In simpler times, Instagram would promote itself as an easy-to-use, fun photo-sharing service. People take pictures, and now videos, add a filter, comment, and blast them out for others to view instantly. In the hands of its owner, Facebook, Instagram is about making the world a better place.
In his scripted, co-founder Kevin Systrom hewed perfectly to Facebook's mission to give "people the power to share and make the world more open and connected."
"Our collective belief is that the world is better off captured and shared," said Systrom, who sold Instagram and its 13 employees to Facebook in April 2012 for for what. He talked about how Instagram is a way for people to come together and stay connected, transcending language, geography and cultural boundaries. Through Instagram, he went on, users can learn about ideas and causes that improve the world. They can laugh, enjoy the simple things in life, express love. In other words, despite its separate domain and staff, Instagram is Facebook.
Facebook's Mark Zuckerberg and Systrom tout Instagram, with its hockey stick growth and zero revenue, as if it were the next incarnation of the polio vaccine. In their reality, the app has to aspire to be world changing and capable of achieving great heights of simplicity and beauty, and, by virtue of its inherent goodness, it will be bathed in popularity and adulation.
These superego values are at the core of the Facebook belief system, similar to that of Apple and Google. With evangelistic fervor and a sense of manifest destiny, they need to believe that they are doing something far more profound than building a cool app, platform, or gadget to satisfy their competitive juices and enrich themselves and shareholders. And, to some extent what they, and the Internet in general, are creating is contributing to improving the world by enabling information to flow freely and instantly.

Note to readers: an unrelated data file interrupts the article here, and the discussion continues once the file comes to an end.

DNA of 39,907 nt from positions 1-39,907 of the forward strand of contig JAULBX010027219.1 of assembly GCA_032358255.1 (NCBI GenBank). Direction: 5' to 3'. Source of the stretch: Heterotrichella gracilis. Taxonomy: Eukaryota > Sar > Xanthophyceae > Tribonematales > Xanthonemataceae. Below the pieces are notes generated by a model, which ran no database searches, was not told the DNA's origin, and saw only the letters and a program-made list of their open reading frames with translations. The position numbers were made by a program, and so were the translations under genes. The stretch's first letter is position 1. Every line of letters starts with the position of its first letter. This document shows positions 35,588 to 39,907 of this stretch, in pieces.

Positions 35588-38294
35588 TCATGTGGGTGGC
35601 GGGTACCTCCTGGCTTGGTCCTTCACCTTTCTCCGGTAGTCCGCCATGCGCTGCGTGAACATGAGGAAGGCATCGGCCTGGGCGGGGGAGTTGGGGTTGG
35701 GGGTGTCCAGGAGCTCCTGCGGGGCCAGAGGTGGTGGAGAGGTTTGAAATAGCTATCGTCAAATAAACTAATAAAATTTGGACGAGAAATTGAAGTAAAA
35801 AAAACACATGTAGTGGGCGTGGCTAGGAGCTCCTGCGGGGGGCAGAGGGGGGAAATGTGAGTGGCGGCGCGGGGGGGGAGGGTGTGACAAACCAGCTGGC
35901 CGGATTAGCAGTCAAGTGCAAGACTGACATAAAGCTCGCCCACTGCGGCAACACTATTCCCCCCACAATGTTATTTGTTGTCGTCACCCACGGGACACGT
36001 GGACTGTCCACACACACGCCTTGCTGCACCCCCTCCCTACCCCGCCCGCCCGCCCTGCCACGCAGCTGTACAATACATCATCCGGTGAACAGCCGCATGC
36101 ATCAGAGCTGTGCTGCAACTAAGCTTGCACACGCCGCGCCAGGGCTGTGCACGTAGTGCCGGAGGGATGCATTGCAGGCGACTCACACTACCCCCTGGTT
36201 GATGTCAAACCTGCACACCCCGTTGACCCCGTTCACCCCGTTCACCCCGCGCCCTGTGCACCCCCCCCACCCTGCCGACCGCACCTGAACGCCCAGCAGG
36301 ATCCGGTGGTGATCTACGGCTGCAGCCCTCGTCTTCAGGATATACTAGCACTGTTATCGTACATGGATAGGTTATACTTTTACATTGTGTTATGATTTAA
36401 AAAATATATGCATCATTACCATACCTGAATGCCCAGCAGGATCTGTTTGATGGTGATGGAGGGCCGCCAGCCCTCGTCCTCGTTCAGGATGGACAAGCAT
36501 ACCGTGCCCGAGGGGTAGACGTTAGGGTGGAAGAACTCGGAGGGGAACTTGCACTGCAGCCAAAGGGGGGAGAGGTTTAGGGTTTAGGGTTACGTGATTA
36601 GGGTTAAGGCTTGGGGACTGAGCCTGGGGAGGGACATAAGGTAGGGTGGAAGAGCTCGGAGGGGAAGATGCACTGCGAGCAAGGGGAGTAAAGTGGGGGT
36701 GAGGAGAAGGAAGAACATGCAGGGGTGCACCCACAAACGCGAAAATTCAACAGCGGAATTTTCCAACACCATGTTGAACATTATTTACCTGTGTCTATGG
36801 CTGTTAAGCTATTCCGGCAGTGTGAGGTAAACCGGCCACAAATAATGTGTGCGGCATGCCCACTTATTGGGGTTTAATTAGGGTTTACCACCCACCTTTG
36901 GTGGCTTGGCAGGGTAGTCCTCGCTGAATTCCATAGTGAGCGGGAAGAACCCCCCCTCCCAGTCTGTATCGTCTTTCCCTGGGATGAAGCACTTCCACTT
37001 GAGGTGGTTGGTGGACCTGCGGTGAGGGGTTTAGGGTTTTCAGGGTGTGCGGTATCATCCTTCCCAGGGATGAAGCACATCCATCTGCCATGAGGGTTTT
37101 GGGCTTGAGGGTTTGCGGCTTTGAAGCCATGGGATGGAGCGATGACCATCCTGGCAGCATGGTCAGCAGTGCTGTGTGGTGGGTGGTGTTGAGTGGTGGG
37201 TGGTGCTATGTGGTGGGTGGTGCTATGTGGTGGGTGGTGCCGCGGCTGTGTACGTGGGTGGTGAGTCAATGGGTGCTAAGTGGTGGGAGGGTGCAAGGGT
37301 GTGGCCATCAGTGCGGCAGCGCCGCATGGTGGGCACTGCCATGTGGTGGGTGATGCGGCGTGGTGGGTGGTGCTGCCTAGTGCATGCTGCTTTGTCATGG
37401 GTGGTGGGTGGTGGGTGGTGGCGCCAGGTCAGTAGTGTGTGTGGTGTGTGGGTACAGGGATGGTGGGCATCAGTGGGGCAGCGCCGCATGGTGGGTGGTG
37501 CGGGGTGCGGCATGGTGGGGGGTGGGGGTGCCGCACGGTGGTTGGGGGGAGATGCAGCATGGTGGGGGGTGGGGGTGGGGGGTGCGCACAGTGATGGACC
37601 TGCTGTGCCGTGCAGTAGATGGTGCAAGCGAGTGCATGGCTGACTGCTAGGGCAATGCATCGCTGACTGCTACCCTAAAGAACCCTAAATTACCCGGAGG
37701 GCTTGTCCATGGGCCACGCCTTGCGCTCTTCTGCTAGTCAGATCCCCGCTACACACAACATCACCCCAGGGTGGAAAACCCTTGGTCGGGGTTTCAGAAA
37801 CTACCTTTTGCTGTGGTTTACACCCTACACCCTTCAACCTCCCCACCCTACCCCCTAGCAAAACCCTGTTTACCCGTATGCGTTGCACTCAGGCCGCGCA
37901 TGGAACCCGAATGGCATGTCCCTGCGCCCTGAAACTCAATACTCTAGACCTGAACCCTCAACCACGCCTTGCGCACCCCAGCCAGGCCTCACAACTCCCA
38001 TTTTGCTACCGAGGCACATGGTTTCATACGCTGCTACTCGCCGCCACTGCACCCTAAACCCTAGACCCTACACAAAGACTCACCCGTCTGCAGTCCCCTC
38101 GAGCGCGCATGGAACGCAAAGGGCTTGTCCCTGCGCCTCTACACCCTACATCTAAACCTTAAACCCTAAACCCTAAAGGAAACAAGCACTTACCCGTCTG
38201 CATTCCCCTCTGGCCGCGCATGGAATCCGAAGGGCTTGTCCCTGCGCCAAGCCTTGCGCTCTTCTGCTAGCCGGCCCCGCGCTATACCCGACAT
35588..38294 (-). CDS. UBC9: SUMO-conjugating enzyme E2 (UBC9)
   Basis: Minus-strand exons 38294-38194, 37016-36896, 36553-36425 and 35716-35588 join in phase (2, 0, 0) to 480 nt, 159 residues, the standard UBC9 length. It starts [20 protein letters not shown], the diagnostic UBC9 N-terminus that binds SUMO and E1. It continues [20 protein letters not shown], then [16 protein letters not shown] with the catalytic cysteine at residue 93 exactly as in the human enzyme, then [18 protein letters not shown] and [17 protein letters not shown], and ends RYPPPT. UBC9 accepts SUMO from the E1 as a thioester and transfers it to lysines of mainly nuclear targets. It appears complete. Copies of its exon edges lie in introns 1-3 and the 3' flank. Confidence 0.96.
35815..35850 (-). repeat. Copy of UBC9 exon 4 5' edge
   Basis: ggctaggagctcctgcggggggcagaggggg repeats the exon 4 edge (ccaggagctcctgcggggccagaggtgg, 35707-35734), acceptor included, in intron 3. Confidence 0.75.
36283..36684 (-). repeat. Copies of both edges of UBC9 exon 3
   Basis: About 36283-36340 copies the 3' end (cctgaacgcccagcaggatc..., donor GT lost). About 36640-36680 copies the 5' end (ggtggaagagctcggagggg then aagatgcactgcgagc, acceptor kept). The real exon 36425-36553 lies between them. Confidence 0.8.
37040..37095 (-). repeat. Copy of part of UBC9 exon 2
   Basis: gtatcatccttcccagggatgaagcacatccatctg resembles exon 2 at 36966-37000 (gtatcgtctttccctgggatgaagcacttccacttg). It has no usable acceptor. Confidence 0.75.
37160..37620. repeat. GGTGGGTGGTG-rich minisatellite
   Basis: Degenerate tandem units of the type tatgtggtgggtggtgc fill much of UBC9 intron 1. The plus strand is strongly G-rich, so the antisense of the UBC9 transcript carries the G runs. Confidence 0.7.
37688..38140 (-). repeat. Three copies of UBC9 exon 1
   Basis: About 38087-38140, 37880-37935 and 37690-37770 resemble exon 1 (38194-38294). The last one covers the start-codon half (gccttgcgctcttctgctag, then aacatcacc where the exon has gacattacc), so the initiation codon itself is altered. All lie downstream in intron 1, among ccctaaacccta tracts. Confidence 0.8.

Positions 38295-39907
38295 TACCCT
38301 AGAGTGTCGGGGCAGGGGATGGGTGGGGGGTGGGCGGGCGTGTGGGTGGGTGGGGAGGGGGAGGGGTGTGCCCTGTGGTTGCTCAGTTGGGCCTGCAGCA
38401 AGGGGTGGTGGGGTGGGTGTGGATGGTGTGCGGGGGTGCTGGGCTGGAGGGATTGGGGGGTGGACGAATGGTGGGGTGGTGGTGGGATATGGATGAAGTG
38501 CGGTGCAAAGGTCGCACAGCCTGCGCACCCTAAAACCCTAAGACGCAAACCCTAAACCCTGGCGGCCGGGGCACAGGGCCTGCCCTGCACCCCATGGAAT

Of course, the quest to change the world for the better is at times competing with the desire to dominate a category and reach great heights of revenue and profit. With 1.1 billion users and growing, Facebook has effectively colonized a large portion of the planet and is profiting from the ambitious venture. Instagram has grown from 30 million users to more than 130 million in just over a year.
In a less ethereal light, Instagram with video is an app that captures 15-second videos, provides 13 unique filters, let's you chose a cover shot and stabilizes wobbly frames. It's also a me-too app, buttressed by Facebook's large global footprint and infrastructure, preceded by Tout, SocialCam, Viddy, and more recently Twitter's Vine.
Systrom said the the new Cinema video image stabilization feature is "completely mindblowing" and "changes everything." The description is over-enthusiastic, but Facebook has apparently figured out how to bring enough speed to 15-second video processing speed to make the user experience similar to uploading static images.
In his closing remarks at the launch, Systrom said, "It's the same Instagram that we all know and love but it moves." That statement nicely sums up the new feature added to the app.
What's next for Instagram? Adding 140-character or 200-character messages without requiring pictures or videos to match Twitter's features? Whatever it is, Facebook/Instagram will describe it as another giant step for mankind.